By Kam Zarrabi
The article by Vali Nasr and Ali Gheissari, New York Times, December 13th op-ed, Foxes in Iran's Henhouse, is a very well argued piece, but unfortunately very academic as well.
The article is, first and foremost, based on a hypothesis or presumption
In another paragraph, it is suggested that we, meaning the
It is easy to understand why, sitting at the faculty of National Security Affairs at the Naval Postgraduate School, one must present one's conjectures based on the parameters one is provided with - meaning, the official ingredients to suit the official menu.
The authors end their dissertation with yet another cavalier statement:
In my mind, the professors have created some very fundamental questions that deserve adequate attention before their opinions can be considered with any degree of seriousness:
1- Is the Iranian regime's interest in acquiring a nuclear weapons capability a legitimate objective, deserving of respect as a sovereign nation's right to defend itself?
2- Is such a potentiality a threat to
3- If the answer to the second question is yes, are there other alternatives in dealing with the dilemma than a direct US interference, whether diplomatic, economic or even military, to destabilize Iran, which would inevitably entail chaos, suffering and bloodshed that might spread regionally?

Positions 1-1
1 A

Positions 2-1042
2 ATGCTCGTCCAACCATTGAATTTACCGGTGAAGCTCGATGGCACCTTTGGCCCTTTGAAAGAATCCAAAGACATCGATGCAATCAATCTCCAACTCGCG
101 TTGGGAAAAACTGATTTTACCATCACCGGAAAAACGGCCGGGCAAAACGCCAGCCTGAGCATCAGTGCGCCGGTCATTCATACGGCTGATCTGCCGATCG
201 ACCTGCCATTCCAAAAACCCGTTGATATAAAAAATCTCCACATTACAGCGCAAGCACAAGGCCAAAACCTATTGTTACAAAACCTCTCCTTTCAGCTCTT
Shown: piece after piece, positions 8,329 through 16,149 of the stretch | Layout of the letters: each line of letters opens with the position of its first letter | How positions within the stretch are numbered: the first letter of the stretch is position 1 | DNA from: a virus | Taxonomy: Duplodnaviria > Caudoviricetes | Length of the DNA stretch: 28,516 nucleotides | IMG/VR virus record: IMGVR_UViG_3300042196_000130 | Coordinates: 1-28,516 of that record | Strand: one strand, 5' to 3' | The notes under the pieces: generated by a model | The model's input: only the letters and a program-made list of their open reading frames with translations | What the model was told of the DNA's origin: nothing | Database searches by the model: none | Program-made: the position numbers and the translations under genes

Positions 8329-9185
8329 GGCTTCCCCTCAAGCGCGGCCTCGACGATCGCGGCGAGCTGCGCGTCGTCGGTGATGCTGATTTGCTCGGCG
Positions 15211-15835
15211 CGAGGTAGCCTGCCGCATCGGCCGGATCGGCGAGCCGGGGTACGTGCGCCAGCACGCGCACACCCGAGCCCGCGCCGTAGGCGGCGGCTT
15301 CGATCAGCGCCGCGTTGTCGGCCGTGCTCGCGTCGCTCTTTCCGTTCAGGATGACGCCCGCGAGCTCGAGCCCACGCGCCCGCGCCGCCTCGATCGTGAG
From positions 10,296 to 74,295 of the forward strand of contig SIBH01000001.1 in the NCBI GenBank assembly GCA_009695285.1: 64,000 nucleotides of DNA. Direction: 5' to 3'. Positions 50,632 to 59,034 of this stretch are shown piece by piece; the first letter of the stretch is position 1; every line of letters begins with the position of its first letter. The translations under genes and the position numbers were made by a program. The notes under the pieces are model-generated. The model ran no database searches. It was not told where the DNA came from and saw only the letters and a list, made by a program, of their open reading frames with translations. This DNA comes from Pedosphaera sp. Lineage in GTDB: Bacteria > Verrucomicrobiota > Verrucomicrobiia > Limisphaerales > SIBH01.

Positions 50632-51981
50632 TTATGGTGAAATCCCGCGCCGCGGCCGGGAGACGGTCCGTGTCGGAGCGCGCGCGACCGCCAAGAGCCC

4- Rather than take the current neocon-driven attitude toward Iran and the Middle East at face value, as have the authors in their analysis, and in view of the fact that America's current strategy in confronting threats of terrorism, real or hyped, has proven counterproductive, shouldn't alternative interpretations of realities on the ground be evaluated?
The thesis presented by Nasr and Gheissari begins with rather shaky
presumptions, and follows, syllogistically, along the lines of a highly
questionable critical path theory. The only way their solution to the so-called
2- These weapons, and the missiles to deliver them, will be at the disposal of the Revolutionary Guards.
3- These Revolutionary Guards are gaining power and, soon, control over
4- The leadership of the Revolutionary Guards is opposed to any negotiations
or dialogue with the West and the
5- Their intention is to make
6- This evil, if not confronted and eliminated, will threaten the security of the region and, ultimately, world peace.
For starters, let us consider, just consider, another set of assumptions, and measure its validity against the above set of assumptions:
1- Research in nuclear technology and its applicability to peaceful purposes is the inalienable right of every sovereign state.
2- Under the NPT agreements, the United Nations agency is allowed to monitor such research and developments to safeguard against illegal activities.
3- Mere suspicions, clearly politically motivated, and especially by states
with declared hostility against
4- Every state that has access to peaceful nuclear technology has the potential to pursue research in nuclear weapons development, should it feel the need to do so.
7- If our intentions are truly to promote freedom and democracy in the region, why not allow the market forces to open the doors to regional economic developments and increased prosperity, which is guaranteed to weaken, rather than legitimize, the stranglehold of the ultraconservatives?
... Payvand News - 12/16/04 ... --